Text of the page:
There are some games that give you the feel that you are playing a character in the game. You can access their abilities, skills and attributes to win the day. Dice Masters does this to an extent, but not a great deal. There is a disconnect between the dice and the actual characters.
Even with a starter or campaign box there are many combinations and variation that you could play. When you feel the game has lost a bit of shine, then there are options in the form of ‘team’ and booster packs to increase the number of character you can access. Not to mention different action cards that could swing the outcome of the game in the favour of one player.
Unless you enter the tournament scene, there is no need to buy more than you want or need. Using a campaign box as a starting point, you can pad out your collection.
It does take a few plays before the combat mechanisms sink in, but the games are so short (on average thirty minutes), it does not take long to play a game or two. Once you have grasped it, it plays smoothly. You can also try to put together a good team of characters too. If you like player vs. player games then I would recommend you look into playing Dice Masters. The games are enjoyable. There is a two vs two version. The teams have a communal ‘prep area’ that allows dice to be moved from one player to another.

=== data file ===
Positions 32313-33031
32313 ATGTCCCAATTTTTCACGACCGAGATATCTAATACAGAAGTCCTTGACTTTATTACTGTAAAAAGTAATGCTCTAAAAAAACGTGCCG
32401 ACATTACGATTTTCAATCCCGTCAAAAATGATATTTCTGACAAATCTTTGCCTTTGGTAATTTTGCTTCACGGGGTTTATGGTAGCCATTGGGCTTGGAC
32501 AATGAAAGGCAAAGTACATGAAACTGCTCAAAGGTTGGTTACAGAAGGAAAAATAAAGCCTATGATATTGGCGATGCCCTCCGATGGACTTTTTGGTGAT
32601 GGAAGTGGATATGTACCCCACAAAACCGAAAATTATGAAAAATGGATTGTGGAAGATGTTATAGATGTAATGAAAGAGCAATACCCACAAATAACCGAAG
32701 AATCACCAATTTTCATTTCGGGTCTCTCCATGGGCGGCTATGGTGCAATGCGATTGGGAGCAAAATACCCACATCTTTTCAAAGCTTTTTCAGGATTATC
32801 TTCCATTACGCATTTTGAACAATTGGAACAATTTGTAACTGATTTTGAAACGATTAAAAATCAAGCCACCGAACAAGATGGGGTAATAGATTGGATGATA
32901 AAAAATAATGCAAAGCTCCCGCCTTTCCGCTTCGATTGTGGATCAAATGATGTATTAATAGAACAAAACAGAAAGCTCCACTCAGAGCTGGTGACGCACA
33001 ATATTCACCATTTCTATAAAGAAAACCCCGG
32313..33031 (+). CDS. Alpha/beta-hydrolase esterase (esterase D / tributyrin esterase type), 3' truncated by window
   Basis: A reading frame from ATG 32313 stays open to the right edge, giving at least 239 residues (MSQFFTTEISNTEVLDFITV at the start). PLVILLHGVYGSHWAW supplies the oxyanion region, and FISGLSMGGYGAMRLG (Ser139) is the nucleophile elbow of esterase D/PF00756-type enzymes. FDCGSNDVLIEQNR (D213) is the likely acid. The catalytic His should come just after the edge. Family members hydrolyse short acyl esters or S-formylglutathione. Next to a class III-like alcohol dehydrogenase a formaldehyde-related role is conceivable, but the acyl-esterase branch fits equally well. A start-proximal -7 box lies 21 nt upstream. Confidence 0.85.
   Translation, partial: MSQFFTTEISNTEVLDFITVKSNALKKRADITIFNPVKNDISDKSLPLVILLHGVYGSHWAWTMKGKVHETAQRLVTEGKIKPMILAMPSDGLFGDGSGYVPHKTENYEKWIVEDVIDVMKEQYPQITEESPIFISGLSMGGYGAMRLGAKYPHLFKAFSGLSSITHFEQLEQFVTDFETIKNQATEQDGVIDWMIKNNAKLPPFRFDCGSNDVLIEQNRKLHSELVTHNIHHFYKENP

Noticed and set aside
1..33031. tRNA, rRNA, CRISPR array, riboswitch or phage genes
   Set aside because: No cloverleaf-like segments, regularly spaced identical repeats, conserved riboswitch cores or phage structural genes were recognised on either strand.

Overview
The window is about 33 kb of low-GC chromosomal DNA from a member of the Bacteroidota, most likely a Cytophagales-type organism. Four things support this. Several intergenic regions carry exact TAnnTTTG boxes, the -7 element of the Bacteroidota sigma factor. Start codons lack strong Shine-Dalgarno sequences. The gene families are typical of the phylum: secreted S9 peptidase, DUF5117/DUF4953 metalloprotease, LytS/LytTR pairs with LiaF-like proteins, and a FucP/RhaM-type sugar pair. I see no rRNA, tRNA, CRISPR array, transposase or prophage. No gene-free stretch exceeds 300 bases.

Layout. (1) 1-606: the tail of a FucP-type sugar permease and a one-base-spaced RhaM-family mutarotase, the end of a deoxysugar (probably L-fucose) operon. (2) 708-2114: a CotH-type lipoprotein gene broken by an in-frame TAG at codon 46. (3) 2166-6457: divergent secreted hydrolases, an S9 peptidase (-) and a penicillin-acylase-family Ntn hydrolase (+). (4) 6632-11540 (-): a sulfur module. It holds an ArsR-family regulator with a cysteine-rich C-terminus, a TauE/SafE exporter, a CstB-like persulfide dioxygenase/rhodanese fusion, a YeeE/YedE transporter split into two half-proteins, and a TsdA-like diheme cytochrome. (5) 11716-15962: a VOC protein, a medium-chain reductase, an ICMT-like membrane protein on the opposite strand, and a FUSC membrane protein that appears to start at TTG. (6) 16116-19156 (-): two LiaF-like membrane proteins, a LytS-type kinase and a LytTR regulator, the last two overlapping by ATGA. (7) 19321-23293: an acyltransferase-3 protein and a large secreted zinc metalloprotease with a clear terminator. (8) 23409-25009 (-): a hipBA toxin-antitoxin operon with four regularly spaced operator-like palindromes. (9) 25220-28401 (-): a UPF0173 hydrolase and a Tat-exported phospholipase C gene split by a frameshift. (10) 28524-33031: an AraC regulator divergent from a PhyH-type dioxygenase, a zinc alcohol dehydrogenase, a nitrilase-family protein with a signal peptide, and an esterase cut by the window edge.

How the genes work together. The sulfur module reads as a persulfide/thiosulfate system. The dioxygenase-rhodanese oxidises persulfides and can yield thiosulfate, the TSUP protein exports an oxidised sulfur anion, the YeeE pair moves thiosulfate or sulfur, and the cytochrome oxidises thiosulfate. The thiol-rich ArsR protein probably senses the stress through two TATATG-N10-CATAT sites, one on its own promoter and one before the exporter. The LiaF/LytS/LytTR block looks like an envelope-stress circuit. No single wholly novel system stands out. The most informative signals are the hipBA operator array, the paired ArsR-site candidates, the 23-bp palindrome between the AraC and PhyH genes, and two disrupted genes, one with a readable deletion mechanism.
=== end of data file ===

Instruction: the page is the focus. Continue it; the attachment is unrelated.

You can play with one set of cards and dice. Each player does not need their own set. There are many ideas that players have put forth that allow both players to create their team from the same collection.
Value for money (8/10)
When Dice Masters was sold purely as starter sets with boosters I would have given it a low score in this department. But, the publisher Wizkids, have changed to model and released pre-set campaign boxes and team packs. The packs only have sixteen dice with eight characters. There are three different versions of the same characters in each pack. This means you know what you are buying and there is no randomness. Either way is pretty cost effective although you will end up with too many side-kick and action dice after a while if you buy the campaign boxes and starter packs.
If you do buy any boosters the cards can be integrated into the game seamlessly. You may not have many dice, but if you do find a duplicate card, you can still utilise the dice. I have not bought a full price booster pack. I always wait for them to be in the sale and pick them up for less than half-price (50p).
You maybe able to tell that I like this game. I do like being able to field characters that I loved from the comics. It is certainly in my top ten games of all time. It is certainly one of my most played player vs. player games. I am aware that it is not everyone’s cup of tea, so give it go and see what you think.